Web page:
BRUNSWICK — A patient at Mid Coast Hospital has tested positive for COVID-19, the disease caused by the coronavirus, hospital officials announced Wednesday. 

The patient is being treated in isolation, and caregivers are taking steps to ensure the health and safety of everyone involved, according to the hospital.

 “Mid Coast Hospital is well prepared to treat patients with coronavirus. Team members have trained and planned for this possibility, and caregivers are up to date with the latest guidance from the (U.S. Centers for Disease Control),” officials said in a news release. 

Wednesday, Dr. Nirav Shah, director of the Maine Center for Disease Control and Prevention, announced 42 cases of COVID-19 in Maine. Of those, 30 are confirmed positive and 12 are presumptive positive, meaning they tested positive in Maine but still need to be confirmed at the federal CDC. So far, there are 23 cases in Cumberland County, where Shah said earlier there is evidence of community transmission. One person has completely recovered, Shah said. 

“While we understand the spread of COVID-19 in Maine is concerning, we would like to reassure members of the community that Mid Coast Hospital providers have expertise in infectious disease and respiratory illness, and are well prepared to care for these patients,” said Dr. Patrick Keaney, senior medical director of quality and acute care services at Mid Coast-Parkview Health.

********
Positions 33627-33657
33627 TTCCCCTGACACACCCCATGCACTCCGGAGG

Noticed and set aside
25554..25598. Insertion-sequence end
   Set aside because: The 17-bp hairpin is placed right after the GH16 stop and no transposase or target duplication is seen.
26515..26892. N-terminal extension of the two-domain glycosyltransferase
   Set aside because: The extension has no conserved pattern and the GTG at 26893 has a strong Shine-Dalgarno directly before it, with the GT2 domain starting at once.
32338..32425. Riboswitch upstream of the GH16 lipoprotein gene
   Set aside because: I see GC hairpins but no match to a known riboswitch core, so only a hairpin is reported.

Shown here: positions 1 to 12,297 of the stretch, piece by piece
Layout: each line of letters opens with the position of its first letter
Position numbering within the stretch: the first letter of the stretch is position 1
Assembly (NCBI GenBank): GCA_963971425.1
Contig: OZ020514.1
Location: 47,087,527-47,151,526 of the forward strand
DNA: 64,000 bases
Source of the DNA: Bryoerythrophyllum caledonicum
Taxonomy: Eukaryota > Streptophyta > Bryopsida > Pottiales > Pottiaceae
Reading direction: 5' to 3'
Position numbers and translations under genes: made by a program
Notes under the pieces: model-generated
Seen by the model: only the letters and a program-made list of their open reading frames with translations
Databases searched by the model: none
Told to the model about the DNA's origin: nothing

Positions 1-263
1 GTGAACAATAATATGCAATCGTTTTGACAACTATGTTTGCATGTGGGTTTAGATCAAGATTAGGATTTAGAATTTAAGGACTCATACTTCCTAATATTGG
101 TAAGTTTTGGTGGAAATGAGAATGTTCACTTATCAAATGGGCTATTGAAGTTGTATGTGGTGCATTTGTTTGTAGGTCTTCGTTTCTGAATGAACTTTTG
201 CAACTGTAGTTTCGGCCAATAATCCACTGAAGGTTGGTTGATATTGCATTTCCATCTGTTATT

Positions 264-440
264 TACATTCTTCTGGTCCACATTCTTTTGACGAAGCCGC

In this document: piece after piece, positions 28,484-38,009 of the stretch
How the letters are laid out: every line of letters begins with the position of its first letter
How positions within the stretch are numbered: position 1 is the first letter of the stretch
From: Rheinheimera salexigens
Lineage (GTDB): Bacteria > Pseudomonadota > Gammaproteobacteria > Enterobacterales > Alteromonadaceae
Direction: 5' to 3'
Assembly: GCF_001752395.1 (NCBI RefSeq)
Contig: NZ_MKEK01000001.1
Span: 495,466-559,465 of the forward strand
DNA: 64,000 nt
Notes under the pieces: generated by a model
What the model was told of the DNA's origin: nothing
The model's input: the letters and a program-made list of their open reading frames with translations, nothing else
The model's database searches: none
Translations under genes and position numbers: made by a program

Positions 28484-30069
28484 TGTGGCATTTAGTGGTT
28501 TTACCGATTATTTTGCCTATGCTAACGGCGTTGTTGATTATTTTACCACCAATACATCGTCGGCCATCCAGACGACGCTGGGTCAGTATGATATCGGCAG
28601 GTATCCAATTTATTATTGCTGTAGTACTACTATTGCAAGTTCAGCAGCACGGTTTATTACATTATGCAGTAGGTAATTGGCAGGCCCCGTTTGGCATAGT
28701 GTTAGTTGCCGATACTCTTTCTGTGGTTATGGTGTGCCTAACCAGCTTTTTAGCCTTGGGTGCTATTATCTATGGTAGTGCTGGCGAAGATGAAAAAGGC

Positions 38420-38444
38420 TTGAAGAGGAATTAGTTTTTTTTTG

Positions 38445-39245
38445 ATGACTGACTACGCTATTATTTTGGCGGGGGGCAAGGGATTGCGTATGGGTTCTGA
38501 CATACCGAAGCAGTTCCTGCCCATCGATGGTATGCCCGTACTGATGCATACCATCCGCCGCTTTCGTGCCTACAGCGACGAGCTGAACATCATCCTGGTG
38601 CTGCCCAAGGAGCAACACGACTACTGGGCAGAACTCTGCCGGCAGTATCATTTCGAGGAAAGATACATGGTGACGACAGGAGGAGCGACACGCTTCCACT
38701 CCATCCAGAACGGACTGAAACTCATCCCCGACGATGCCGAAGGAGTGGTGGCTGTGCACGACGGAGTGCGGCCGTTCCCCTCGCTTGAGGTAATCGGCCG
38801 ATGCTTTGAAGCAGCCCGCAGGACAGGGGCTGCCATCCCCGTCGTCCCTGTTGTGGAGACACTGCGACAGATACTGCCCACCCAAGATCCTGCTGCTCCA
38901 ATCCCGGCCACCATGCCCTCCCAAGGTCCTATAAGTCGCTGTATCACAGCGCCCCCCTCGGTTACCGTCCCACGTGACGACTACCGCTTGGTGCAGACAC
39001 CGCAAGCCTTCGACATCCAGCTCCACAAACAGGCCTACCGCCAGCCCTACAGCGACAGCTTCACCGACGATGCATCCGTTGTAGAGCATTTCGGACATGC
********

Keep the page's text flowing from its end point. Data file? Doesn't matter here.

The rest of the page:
Patients who believe they may have symptoms of COVID-19, such as cough, fever, or shortness of breath, are asked to call their health care provider before going to the doctor’s office, walk-in clinic, or the emergency department, according to the press release. 


Most cases of COVID-19 infection bring flu-like symptoms that are mild to moderate and can be managed at home, Keaney said in a press release, adding that only a small number of cases with severe symptoms among at-risk individuals will require hospital care.

According to Shah, four people in Maine are hospitalized with COVID-19. 

Keaney suggested following CDC recommendations to stop the spread of infection, such as frequent hand washing, covering coughs and sneezes, staying home when sick, avoiding touching your face, frequently cleaning surfaces, stock up on nonperishable food and supplies in case a family member is sick, and practice social distancing by avoiding large crowds and staying at least six feet away from other people. 

Wednesday, Gov. Janet Mills issued an executive order mandating all restaurants close to dine-in customers for two weeks and prohibited gathering of more than 10 people for non-work related purposes. She also urged non-essential, public-facing businesses to close. 

The step was “aggressive,” she said, but would help limit transmission. 

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